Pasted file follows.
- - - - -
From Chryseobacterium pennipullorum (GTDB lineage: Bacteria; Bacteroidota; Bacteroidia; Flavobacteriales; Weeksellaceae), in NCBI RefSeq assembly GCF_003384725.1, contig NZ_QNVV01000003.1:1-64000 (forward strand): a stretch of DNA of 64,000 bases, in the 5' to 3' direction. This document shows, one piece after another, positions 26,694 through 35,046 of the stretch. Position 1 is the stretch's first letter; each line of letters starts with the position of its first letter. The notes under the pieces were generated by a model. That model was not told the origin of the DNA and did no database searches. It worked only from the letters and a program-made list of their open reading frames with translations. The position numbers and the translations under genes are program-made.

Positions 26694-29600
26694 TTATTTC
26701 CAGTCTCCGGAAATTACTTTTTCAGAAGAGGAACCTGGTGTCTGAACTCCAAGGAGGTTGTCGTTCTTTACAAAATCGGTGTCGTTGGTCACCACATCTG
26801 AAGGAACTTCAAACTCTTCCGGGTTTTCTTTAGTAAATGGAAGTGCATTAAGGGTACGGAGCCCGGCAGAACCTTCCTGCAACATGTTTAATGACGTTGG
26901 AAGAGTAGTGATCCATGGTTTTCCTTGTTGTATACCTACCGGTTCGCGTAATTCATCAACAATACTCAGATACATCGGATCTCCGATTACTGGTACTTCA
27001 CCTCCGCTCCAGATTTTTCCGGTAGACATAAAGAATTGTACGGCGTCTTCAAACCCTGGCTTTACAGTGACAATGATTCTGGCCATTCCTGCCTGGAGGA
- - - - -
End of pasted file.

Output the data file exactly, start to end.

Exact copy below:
From Chryseobacterium pennipullorum (GTDB lineage: Bacteria; Bacteroidota; Bacteroidia; Flavobacteriales; Weeksellaceae), in NCBI RefSeq assembly GCF_003384725.1, contig NZ_QNVV01000003.1:1-64000 (forward strand): a stretch of DNA of 64,000 bases, in the 5' to 3' direction. This document shows, one piece after another, positions 26,694 through 35,046 of the stretch. Position 1 is the stretch's first letter; each line of letters starts with the position of its first letter. The notes under the pieces were generated by a model. That model was not told the origin of the DNA and did no database searches. It worked only from the letters and a program-made list of their open reading frames with translations. The position numbers and the translations under genes are program-made.

Positions 26694-29600
26694 TTATTTC
26701 CAGTCTCCGGAAATTACTTTTTCAGAAGAGGAACCTGGTGTCTGAACTCCAAGGAGGTTGTCGTTCTTTACAAAATCGGTGTCGTTGGTCACCACATCTG
26801 AAGGAACTTCAAACTCTTCCGGGTTTTCTTTAGTAAATGGAAGTGCATTAAGGGTACGGAGCCCGGCAGAACCTTCCTGCAACATGTTTAATGACGTTGG
26901 AAGAGTAGTGATCCATGGTTTTCCTTGTTGTATACCTACCGGTTCGCGTAATTCATCAACAATACTCAGATACATCGGATCTCCGATTACTGGTACTTCA
27001 CCTCCGCTCCAGATTTTTCCGGTAGACATAAAGAATTGTACGGCGTCTTCAAACCCTGGCTTTACAGTGACAATGATTCTGGCCATTCCTGCCTGGAGGA